As I write this, eastern monarch butterflies are migrating south to Mexico, a journey of 2,500 miles for those who hatched in Canada.
What makes such a small, delicate insect travel so far?
Insects have a variety of strategies for surviving the winter. Some overwinter as eggs, others as larvae underwater, in cracks or in mud. Some adults hibernate and just a few – including monarch butterflies – migrate.
Unlike their spring and summer ancestors, the monarchs who emerge from chrysalids in the fall don’t breed. Though they look like adults, the shorter days and cooler nights delay their sexual maturity. Instead, they migrate to twelve mountaintop sites in Mexico. Then in March they travel a short distance north and breed. Succeeding generations live 2-6 weeks and also fly north so that several generations later our first spring monarchs arrive in late April.
How did people figure out that monarch butterflies migrate?
It took over 40 years of tagging and tracking monarchs before Dr. Fred Urquhart found their wintering site in 1976. Even then it was kept secret for a while because the scarcity of sites makes the population vulnerable. Nowadays the wintering sites are eco-tourism destinations where visitors can observe millions of butterflies in the Oyamel fir trees. You can also participate in tagging and tracking programs here at home.
My friend Marcy Cunkelman has been tagging monarchs for many years. Similar to bird banding, monarch tags are uniquely coded stickers applied to the butterflies’ wings. In order to collect monarchs Marcy designed her garden to be attractive to butterflies. In her photo above you can see a cluster of four of them on her butterfly bush. The one on the left is showing its tag.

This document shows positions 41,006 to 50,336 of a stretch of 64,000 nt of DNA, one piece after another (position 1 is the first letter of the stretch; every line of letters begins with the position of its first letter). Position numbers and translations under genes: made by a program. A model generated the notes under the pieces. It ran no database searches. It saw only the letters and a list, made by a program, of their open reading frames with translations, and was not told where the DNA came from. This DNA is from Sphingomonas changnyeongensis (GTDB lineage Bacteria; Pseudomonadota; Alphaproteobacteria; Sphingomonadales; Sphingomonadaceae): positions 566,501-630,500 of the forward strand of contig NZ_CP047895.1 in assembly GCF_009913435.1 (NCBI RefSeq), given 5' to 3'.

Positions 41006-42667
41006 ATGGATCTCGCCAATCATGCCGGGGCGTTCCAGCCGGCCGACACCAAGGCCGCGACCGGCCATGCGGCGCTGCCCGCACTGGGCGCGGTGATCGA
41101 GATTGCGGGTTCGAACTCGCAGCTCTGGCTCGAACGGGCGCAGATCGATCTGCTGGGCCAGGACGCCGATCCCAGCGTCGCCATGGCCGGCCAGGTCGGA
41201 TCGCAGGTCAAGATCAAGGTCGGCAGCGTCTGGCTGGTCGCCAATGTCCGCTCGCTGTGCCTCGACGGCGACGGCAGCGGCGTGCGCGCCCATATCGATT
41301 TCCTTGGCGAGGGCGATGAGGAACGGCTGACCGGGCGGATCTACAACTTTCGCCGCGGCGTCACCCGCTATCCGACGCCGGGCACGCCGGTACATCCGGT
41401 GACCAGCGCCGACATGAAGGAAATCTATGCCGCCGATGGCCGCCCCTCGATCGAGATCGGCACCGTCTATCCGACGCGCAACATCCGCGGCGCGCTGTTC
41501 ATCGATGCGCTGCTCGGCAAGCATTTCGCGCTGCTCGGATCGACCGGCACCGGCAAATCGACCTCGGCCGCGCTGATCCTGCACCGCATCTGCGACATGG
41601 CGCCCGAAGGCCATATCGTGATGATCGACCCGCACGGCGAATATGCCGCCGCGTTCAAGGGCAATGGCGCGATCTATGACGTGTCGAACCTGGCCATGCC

Marcy’s monarchs have traveled far. In 2003 she learned that one of her butterflies was recovered in Mexico.
Thanks to the Internet, you can watch the monarchs’ migration and find out how to participate in the tagging program yourself at the Journey North and Monarch Watch websites.
p.s. I saw a lot of monarchs migrating on the Sept 14 before Hurricane Ike came to western PA, then none until today. I think a lot of butterflies died during the wind storm.
(Marcy Cunkelman also teaches hands-on programs on monarchs and butterfly gardening.)
3 thoughts on “Monarch Migration”
Welcome back from your vacation, Kate. It’s good to “hear” your voice again. I was glad to read in your blog the biological mechanics of how monarchs are able to migrate & live for months, having always wondered. I knew they mated, laid eggs & died within a few weeks, on the way north. Now I know they don’t do that, heading south. Mother Nature is marvelous.
Libby Strizzi, New Castle
Thanks for this interesting article, Kate. I’ve been to Marcy’s for the annual bird club picnic. We had the “tour” along with watching her show us how she tags, diff. between the sexes and release a butterfly. Such an interesting naturalist. That’s the perfect photo to accompany your article, also. When the birds are “low” I’ve often “searched for” and taken photos of dragonflies, moths, butterflies, etc. — all just a part of nature, right? Have thought of getting a sassafras bush/tree to attract the Spicebush Swallowtail–diff. look. We have the caterpillar (in my garden) for the Imperial Moth which is large and lovely and likes maples–hope it survives. Welcome back to PA…
On a October vacation in Cape May, NJ several years ago, I mosied out in the morning to the bird sanctuary at the tip of land from where we usually watched the glorious Cape May sunset. I could not believe my eyes as I gazed, unexpectedly, upon the marshes and cedar trees covered by hundreds of migrating Monarchs. After they are warmed by the sun at mid-day, they continue their migration. It was breathtaking! In addition to this visual treat, the experts were demonstrating the banding process held in a little rustic picnic shelter just off the parking lot next to the marshes. I held a monarch and banded it! A once in a lifetime experience.